Book Image

Embedded Linux Development Using Yocto Project - Third Edition

By : Otavio Salvador, Daiane Angolini
Book Image

Embedded Linux Development Using Yocto Project - Third Edition

By: Otavio Salvador, Daiane Angolini

Overview of this book

The Yocto Project is the industry standard for developing dependable embedded Linux projects. It stands out from other frameworks by offering time-efficient development with enhanced reliability and robustness. With Embedded Linux Development Using Yocto Project, you’ll acquire an understanding of Yocto Project tools, helping you perform different Linux-based tasks. You’ll gain a deep understanding of Poky and BitBake, explore practical use cases for building a Linux subsystem project, employ Yocto Project tools available for embedded Linux, and uncover the secrets of SDK, recipe tool, and others. This new edition is aligned with the latest long-term support release of the aforementioned technologies and introduces two new chapters, covering optimal emulation in QEMU for faster product development and best practices. By the end of this book, you’ll be well-equipped to generate and run an image for real hardware boards. You’ll gain hands-on experience in building efficient Linux systems using the Yocto Project.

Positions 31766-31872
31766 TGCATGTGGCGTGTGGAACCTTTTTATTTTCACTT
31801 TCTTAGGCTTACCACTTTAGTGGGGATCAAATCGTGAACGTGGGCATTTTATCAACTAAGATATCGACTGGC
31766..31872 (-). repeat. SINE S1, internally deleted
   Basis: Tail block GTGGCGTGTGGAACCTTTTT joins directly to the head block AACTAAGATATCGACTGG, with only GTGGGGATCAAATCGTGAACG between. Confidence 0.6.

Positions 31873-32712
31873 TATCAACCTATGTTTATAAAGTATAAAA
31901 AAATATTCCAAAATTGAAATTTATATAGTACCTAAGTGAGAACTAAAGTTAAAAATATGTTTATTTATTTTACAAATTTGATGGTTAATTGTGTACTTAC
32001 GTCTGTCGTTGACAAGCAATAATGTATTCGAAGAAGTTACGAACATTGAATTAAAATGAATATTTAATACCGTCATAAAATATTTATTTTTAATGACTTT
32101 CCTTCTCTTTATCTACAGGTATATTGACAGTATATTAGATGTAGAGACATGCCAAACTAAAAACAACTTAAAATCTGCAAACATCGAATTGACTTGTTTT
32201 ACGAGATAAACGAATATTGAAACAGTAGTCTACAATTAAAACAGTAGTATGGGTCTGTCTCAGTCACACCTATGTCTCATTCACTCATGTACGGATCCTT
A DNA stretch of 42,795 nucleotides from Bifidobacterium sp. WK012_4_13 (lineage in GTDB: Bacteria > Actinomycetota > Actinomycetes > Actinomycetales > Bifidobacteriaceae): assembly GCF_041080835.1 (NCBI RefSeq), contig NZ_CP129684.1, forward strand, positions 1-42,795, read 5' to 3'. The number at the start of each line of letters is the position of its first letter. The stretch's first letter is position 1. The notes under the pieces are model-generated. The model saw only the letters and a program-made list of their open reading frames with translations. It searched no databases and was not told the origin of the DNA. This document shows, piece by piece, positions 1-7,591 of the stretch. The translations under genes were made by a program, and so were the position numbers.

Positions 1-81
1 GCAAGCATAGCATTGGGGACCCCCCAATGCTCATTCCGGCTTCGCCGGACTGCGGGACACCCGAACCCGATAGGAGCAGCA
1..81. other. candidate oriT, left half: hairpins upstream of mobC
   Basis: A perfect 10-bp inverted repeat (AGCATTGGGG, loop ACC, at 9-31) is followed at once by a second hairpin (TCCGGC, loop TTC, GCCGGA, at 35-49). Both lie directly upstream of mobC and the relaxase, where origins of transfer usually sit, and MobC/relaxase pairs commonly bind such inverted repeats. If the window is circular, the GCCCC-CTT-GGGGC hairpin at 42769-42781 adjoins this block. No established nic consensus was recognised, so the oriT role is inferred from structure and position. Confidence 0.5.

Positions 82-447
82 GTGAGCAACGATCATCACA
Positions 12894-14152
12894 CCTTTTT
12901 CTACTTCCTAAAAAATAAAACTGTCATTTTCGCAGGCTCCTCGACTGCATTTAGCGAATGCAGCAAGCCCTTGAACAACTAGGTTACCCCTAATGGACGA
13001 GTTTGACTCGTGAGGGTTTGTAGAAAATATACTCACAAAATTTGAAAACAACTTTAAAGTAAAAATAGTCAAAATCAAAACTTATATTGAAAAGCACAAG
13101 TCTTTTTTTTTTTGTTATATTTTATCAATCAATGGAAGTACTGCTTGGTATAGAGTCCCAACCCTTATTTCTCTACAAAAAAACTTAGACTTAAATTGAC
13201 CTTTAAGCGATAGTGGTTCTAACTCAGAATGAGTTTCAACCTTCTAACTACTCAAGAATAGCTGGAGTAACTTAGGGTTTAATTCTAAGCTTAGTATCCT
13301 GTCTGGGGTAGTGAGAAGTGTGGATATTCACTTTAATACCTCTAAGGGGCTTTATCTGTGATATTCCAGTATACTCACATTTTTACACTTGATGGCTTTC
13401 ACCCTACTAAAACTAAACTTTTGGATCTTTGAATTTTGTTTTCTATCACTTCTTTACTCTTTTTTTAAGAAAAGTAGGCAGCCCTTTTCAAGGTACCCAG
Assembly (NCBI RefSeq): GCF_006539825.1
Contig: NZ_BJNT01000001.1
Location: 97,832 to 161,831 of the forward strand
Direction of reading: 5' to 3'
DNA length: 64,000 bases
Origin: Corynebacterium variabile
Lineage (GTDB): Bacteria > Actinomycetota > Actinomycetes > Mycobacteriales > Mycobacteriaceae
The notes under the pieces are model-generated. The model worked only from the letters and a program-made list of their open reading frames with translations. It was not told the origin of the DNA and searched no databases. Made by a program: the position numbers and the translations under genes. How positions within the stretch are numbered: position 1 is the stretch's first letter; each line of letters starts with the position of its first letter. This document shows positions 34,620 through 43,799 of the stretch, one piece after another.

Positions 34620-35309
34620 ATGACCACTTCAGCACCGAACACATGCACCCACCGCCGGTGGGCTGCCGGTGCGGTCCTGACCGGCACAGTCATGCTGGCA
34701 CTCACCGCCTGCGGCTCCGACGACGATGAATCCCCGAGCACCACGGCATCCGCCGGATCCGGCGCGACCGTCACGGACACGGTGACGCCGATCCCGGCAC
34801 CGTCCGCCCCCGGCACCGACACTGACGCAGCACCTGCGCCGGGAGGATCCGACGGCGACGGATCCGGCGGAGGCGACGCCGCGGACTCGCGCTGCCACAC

Table of Contents (20 chapters)


From the BitBake point of view, there are three different dependency types:

  • Build time
  • Execution time
  • Tasks

An application that needs some other package, such as a library, has a build dependency for a successful compilation. Build dependencies include compilers. libraries, and native build tools (such as CMake). In addition, a build dependency has an execution dependency whenever an application is needed only during execution time. Runtime dependencies include fonts, icons, dynamically opened libraries, and language interpreters.


The convention inside Poky is to use -native suffixes for recipe names. This is because those tools are aimed to be run during the build process, in the host building system, and are not deployed into the target.

The task dependencies create order in the chaos of task execution – for example, to compile a package, the source code needs to be downloaded. Under the hood, all the dependencies are task dependencies...